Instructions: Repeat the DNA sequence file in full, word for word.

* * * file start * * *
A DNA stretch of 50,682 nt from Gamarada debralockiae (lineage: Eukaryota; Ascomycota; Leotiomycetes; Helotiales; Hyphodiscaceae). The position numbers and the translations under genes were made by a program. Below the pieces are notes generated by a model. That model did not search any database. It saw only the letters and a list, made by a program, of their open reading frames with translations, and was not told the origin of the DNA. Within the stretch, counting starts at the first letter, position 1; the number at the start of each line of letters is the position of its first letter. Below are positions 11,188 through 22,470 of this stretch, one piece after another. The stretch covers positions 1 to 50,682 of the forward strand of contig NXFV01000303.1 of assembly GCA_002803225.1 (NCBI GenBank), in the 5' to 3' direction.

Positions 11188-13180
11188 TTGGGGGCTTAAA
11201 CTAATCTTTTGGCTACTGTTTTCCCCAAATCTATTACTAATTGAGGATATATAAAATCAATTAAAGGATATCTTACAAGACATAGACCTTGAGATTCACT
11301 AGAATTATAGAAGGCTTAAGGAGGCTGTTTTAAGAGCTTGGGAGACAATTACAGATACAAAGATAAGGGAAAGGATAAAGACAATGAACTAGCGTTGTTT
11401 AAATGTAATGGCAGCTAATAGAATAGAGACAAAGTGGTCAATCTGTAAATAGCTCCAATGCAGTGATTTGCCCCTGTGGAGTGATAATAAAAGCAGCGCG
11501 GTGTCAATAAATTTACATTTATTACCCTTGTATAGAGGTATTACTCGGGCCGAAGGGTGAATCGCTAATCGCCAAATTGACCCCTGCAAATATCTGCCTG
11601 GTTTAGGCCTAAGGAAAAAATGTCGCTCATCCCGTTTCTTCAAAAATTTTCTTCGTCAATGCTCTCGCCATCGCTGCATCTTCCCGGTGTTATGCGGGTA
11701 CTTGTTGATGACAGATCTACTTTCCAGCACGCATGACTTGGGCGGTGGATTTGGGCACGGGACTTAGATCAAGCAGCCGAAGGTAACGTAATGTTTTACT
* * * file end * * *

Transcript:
A DNA stretch of 50,682 nt from Gamarada debralockiae (lineage: Eukaryota; Ascomycota; Leotiomycetes; Helotiales; Hyphodiscaceae). The position numbers and the translations under genes were made by a program. Below the pieces are notes generated by a model. That model did not search any database. It saw only the letters and a list, made by a program, of their open reading frames with translations, and was not told the origin of the DNA. Within the stretch, counting starts at the first letter, position 1; the number at the start of each line of letters is the position of its first letter. Below are positions 11,188 through 22,470 of this stretch, one piece after another. The stretch covers positions 1 to 50,682 of the forward strand of contig NXFV01000303.1 of assembly GCA_002803225.1 (NCBI GenBank), in the 5' to 3' direction.

Positions 11188-13180
11188 TTGGGGGCTTAAA
11201 CTAATCTTTTGGCTACTGTTTTCCCCAAATCTATTACTAATTGAGGATATATAAAATCAATTAAAGGATATCTTACAAGACATAGACCTTGAGATTCACT
11301 AGAATTATAGAAGGCTTAAGGAGGCTGTTTTAAGAGCTTGGGAGACAATTACAGATACAAAGATAAGGGAAAGGATAAAGACAATGAACTAGCGTTGTTT
11401 AAATGTAATGGCAGCTAATAGAATAGAGACAAAGTGGTCAATCTGTAAATAGCTCCAATGCAGTGATTTGCCCCTGTGGAGTGATAATAAAAGCAGCGCG
11501 GTGTCAATAAATTTACATTTATTACCCTTGTATAGAGGTATTACTCGGGCCGAAGGGTGAATCGCTAATCGCCAAATTGACCCCTGCAAATATCTGCCTG
11601 GTTTAGGCCTAAGGAAAAAATGTCGCTCATCCCGTTTCTTCAAAAATTTTCTTCGTCAATGCTCTCGCCATCGCTGCATCTTCCCGGTGTTATGCGGGTA
11701 CTTGTTGATGACAGATCTACTTTCCAGCACGCATGACTTGGGCGGTGGATTTGGGCACGGGACTTAGATCAAGCAGCCGAAGGTAACGTAATGTTTTACT